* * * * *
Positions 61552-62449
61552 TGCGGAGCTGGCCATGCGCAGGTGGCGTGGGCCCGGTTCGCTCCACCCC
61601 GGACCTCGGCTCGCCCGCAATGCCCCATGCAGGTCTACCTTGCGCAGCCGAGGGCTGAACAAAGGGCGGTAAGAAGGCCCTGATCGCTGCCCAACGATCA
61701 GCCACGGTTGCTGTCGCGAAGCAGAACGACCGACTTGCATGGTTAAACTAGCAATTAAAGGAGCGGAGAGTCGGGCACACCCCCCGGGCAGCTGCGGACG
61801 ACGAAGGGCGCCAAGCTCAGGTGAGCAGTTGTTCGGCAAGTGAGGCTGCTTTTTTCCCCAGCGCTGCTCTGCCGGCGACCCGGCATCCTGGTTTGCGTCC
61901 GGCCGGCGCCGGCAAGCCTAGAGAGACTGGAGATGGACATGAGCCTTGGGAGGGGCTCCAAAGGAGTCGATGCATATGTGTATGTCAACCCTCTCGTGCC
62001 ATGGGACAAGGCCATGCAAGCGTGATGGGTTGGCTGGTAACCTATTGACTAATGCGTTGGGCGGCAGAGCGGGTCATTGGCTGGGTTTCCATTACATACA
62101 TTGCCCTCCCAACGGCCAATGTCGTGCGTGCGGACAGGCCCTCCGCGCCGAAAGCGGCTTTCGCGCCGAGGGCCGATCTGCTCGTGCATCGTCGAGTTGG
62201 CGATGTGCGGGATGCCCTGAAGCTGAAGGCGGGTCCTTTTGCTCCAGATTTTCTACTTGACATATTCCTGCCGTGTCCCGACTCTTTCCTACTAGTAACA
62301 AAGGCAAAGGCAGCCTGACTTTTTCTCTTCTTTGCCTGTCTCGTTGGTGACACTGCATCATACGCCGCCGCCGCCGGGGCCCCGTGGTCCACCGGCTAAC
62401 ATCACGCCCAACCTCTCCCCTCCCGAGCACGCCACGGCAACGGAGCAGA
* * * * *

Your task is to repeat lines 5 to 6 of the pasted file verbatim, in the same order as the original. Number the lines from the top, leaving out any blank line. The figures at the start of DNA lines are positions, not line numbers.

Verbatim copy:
61801 ACGAAGGGCGCCAAGCTCAGGTGAGCAGTTGTTCGGCAAGTGAGGCTGCTTTTTTCCCCAGCGCTGCTCTGCCGGCGACCCGGCATCCTGGTTTGCGTCC
61901 GGCCGGCGCCGGCAAGCCTAGAGAGACTGGAGATGGACATGAGCCTTGGGAGGGGCTCCAAAGGAGTCGATGCATATGTGTATGTCAACCCTCTCGTGCC